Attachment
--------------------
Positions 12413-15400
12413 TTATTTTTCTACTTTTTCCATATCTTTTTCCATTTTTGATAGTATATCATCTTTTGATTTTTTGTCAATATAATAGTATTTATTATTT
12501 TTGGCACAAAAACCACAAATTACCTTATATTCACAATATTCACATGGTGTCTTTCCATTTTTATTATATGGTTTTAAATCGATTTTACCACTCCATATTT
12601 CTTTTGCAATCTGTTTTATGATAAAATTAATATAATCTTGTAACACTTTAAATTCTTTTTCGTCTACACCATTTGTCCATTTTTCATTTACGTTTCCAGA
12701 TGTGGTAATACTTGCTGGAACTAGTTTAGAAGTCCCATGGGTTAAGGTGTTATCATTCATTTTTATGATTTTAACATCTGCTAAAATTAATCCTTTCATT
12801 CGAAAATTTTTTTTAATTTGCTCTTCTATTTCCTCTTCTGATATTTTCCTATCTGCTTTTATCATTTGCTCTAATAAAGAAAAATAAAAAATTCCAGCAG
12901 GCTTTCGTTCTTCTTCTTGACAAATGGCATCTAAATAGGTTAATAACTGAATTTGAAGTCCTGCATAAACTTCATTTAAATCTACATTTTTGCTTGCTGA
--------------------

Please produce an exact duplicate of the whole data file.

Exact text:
Positions 12413-15400
12413 TTATTTTTCTACTTTTTCCATATCTTTTTCCATTTTTGATAGTATATCATCTTTTGATTTTTTGTCAATATAATAGTATTTATTATTT
12501 TTGGCACAAAAACCACAAATTACCTTATATTCACAATATTCACATGGTGTCTTTCCATTTTTATTATATGGTTTTAAATCGATTTTACCACTCCATATTT
12601 CTTTTGCAATCTGTTTTATGATAAAATTAATATAATCTTGTAACACTTTAAATTCTTTTTCGTCTACACCATTTGTCCATTTTTCATTTACGTTTCCAGA
12701 TGTGGTAATACTTGCTGGAACTAGTTTAGAAGTCCCATGGGTTAAGGTGTTATCATTCATTTTTATGATTTTAACATCTGCTAAAATTAATCCTTTCATT
12801 CGAAAATTTTTTTTAATTTGCTCTTCTATTTCCTCTTCTGATATTTTCCTATCTGCTTTTATCATTTGCTCTAATAAAGAAAAATAAAAAATTCCAGCAG
12901 GCTTTCGTTCTTCTTCTTGACAAATGGCATCTAAATAGGTTAATAACTGAATTTGAAGTCCTGCATAAACTTCATTTAAATCTACATTTTTGCTTGCTGA